1. The longest chain of carbon atoms containing the double bond is considered the parent chain. It is named using the same stem as the alkane having the same number of carbon atoms but ends in -ene to identify it as an alkene. Thus the compound CH2=CHCH3 is propene.
  2. If there are four or more carbon atoms in a chain, we must indicate the position of the double bond. The carbons atoms are numbered so that the first of the two that are doubly bonded is given the lower of the two possible numbers. The compound CH3CH=CHCH2CH3, for example, has the double bond between the second and third carbon atoms. Its name is 2-pentene (not 3-pentene).
  3. Substituent groups are named as with alkanes, and their position is indicated by a number. Thus,

    is 5-methyl-2-hexene. Note that the numbering of the parent chain is always done in such a way as to give the double bond the lowest number, even if that causes a substituent to have a higher number. The double bond always has priority in numbering.

Example 1

Name each compound.

Solution

  1. The longest chain containing the double bond has five carbon atoms, so the compound is a pentene (rule 1). To give the first carbon atom of the double bond the lowest number (rule 2), we number from the left, so the compound is a 2-pentene. There is a methyl group on the fourth carbon atom (rule 3), so the compound’s name is 4-methyl-2-pentene.
  2. The longest chain containing the double bond has four carbon atoms, so the parent compound is a butene (rule 1). (The longest chain overall has five carbon atoms, but it does not contain the double bond, so the parent name is not pentene.) To give the first carbon atom of the double bond the lowest number (rule 2), we number from the left, so the compound is a 1-butene. There is an ethyl group on the second carbon atom (rule 3), so the compound’s name is 2-ethyl-1-butene.

Skill-Building Exercise

    Name each compound.

  1. CH3CH2CH2CH2CH2CH=CHCH3

  2.  

Just as there are cycloalkanes, there are cycloalkenes. These compounds are named like alkenes, but with the prefix cyclo- attached to the beginning of the parent alkene name.

Example 2

Draw the structure for each compound.

  1. 3-methyl-2-pentene
  2. cyclohexene

Solution

  1. First write the parent chain of five carbon atoms: C–C–C–C–C. Then add the double bond between the second and third carbon atoms:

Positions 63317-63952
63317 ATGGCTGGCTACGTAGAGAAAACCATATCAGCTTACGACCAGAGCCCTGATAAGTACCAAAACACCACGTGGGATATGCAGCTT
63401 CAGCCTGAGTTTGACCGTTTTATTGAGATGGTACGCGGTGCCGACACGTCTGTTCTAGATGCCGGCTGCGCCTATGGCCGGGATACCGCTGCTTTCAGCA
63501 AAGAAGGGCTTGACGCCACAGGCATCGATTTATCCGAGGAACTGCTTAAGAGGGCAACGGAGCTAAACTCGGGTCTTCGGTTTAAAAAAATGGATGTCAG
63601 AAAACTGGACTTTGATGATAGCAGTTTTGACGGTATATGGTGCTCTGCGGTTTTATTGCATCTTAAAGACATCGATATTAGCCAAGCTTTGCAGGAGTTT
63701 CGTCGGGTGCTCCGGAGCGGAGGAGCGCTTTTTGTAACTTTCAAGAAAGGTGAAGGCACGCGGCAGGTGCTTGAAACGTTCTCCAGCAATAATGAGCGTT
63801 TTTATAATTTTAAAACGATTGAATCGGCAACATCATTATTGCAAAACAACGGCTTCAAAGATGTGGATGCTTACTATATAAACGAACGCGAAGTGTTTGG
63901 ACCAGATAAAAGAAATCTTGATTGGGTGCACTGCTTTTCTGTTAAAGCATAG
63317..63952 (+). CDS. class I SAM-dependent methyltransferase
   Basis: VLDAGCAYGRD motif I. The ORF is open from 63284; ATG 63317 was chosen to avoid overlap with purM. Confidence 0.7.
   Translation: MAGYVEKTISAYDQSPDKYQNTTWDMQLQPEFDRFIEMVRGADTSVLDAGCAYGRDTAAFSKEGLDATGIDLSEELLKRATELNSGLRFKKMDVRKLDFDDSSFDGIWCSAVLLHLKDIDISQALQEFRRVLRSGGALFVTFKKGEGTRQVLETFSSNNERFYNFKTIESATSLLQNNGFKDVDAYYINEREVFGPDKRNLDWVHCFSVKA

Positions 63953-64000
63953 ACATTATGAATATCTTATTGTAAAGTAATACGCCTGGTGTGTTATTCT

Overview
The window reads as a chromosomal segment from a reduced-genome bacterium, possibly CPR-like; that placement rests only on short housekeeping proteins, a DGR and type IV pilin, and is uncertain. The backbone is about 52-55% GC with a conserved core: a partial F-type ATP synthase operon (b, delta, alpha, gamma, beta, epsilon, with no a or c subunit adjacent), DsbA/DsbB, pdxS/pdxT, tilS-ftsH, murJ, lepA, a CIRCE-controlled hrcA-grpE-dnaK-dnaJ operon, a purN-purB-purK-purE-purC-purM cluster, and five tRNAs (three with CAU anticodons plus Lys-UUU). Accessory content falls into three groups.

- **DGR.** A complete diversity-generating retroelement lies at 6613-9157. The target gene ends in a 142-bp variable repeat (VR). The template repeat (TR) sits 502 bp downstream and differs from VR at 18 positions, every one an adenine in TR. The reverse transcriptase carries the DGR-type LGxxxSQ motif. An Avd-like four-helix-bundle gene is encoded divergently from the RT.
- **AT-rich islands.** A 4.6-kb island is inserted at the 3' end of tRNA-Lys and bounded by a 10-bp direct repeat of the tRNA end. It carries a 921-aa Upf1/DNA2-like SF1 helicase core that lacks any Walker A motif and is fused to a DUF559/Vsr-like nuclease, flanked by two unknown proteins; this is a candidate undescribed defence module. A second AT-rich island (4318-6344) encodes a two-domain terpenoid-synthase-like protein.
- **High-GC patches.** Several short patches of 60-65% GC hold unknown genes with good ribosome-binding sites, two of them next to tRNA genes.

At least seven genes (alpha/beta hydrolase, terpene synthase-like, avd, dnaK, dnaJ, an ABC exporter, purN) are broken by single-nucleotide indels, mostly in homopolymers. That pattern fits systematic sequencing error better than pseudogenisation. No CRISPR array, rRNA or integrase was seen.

Now place the methyl group on the third carbon atom and add enough hydrogen atoms to give each carbon atom a total of four bonds.

  2. First, consider what each of the three parts of the name means. Cyclo means a ring compound, hex means 6 carbon atoms, and -ene means a double bond.

Skill-Building Exercise

    Draw the structure for each compound.

  1. 2-ethyl-1-hexene

  2. cyclopentene

Concept Review Exercises

  1. Briefly identify the important distinctions between a saturated hydrocarbon and an unsaturated hydrocarbon.

  2. Briefly identify the important distinctions between an alkene and an alkane.

  3. Classify each compound as saturated or unsaturated. Identify each as an alkane, an alkene, or an alkyne.

    1. CH3CH2C≡CCH3

Answers

  1. Unsaturated hydrocarbons have double or triple bonds and are quite reactive; saturated hydrocarbons have only single bonds and are rather unreactive.

  2. An alkene has a double bond; an alkane has single bonds only.

    1. saturated; alkane
    2. unsaturated; alkyne
    3. unsaturated; alkene

Key Takeaway

  • Alkenes are hydrocarbons with a carbon-to-carbon double bond.

Exercises

  1. Draw the structure for each compound.

    1. 2-methyl-2-pentene
    2. 2,3-dimethyl-1-butene
    3. cyclohexene
  2. Draw the structure for each compound.

    1. 5-methyl-1-hexene
    2. 3-ethyl-2-pentene
    3. 4-methyl-2-hexene
  3. Name each compound according to the IUPAC system.

  4. Name each compound according to the IUPAC system.

Answers

    1. 2-methyl-2-pentene
    2. 3-methyl-2-heptene
    3. 2,5-dimethyl-2-hexene